Hockey helmets, despite their universality in the game today, weren’t always a central component of the game. They didn’t necessarily become a routine part of professional players’ setups until around thirty or so years ago. In the early days, the best way to protect your head was to grow out the flow for some cushioning or to punch your opponents harder than they punched you. So how have helmets transformed from a meager slab of leather to a $300 piece of gear today?
The earliest signs of players sporting helmets on the ice dates back to the 1928-1929 season, when George Owen, a defenseman for the Boston Bruins, braved the ice donning a leather cap. He likely got chirped nonstop for the next 60 minutes. Few players, be it out of pride or personal preference, chose to follow the advent of the leather helmet in the years that followed.
The first sign of plastic colored helmets on the ice emerged in the late ‘60s and early ‘70s. They were thin, dinky Cooper Helmets, used by early legends like Red Kelly and Ron Ellis. Designed to allow players’ heads to “breathe,” the protection on these models was minimal.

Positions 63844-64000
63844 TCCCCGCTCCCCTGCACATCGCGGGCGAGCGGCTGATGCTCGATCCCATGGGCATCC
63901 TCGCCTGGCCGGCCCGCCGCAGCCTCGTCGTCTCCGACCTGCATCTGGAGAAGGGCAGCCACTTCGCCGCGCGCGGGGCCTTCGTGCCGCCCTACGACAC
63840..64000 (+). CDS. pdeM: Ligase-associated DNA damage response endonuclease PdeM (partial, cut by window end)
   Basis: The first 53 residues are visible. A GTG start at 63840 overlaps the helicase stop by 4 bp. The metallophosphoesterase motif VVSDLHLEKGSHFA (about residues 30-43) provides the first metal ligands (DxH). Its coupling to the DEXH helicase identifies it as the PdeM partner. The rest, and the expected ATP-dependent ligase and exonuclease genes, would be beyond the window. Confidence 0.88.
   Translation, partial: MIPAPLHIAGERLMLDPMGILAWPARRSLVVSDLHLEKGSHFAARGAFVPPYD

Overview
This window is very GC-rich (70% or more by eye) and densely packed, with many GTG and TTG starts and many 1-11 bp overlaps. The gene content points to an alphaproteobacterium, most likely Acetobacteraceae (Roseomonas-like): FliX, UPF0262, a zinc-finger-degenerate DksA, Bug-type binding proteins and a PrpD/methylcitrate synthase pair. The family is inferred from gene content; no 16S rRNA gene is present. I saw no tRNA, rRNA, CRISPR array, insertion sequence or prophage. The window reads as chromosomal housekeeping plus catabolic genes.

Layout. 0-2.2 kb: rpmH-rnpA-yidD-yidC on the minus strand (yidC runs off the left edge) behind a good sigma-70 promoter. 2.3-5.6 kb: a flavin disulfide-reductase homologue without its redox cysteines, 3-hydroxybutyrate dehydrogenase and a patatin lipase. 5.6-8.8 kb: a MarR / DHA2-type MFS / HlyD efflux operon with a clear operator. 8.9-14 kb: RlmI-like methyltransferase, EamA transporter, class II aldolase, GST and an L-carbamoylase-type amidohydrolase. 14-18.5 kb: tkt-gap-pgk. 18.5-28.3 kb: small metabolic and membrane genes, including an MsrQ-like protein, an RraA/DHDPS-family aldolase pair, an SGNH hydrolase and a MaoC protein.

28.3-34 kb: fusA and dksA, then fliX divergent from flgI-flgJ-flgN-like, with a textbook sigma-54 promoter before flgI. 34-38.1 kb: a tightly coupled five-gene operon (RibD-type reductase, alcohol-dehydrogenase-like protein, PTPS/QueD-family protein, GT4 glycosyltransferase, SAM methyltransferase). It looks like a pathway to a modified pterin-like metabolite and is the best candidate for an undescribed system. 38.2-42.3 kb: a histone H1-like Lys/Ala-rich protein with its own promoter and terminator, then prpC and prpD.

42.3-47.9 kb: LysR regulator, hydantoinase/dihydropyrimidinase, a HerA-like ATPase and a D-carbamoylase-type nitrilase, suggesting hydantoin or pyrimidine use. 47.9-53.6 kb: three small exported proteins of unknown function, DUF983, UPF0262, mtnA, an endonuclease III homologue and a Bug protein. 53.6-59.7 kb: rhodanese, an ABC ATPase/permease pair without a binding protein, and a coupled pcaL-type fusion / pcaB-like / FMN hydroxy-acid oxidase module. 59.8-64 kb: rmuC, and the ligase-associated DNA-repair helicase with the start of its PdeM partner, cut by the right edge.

It wasn’t until the late 1970s, following a series of tragic, head related injuries at the professional level, that the NHL began to pay greater attention to the importance of protecting players’ heads. As a result, all incoming players were required to wear helmets.
The Jofa 235, fondly known as “The Skid Lid,” was the first helmet to burst onto the scene in the years following the helmet mandate of 1979.
Sported by guys like Wayne Gretzky, it was every bit as basic and un-protective as you’d imagine. Other variations, like the CCM HT2, also gained popularity by the turn of the twentieth century.
Today, the increase in game speed at all levels, combined with players’ increased awareness of how important it is to protect your brain, has led to a widespread use of top-of-the-line helmets.
SidelineSwap Hockey Helmet Buying Guide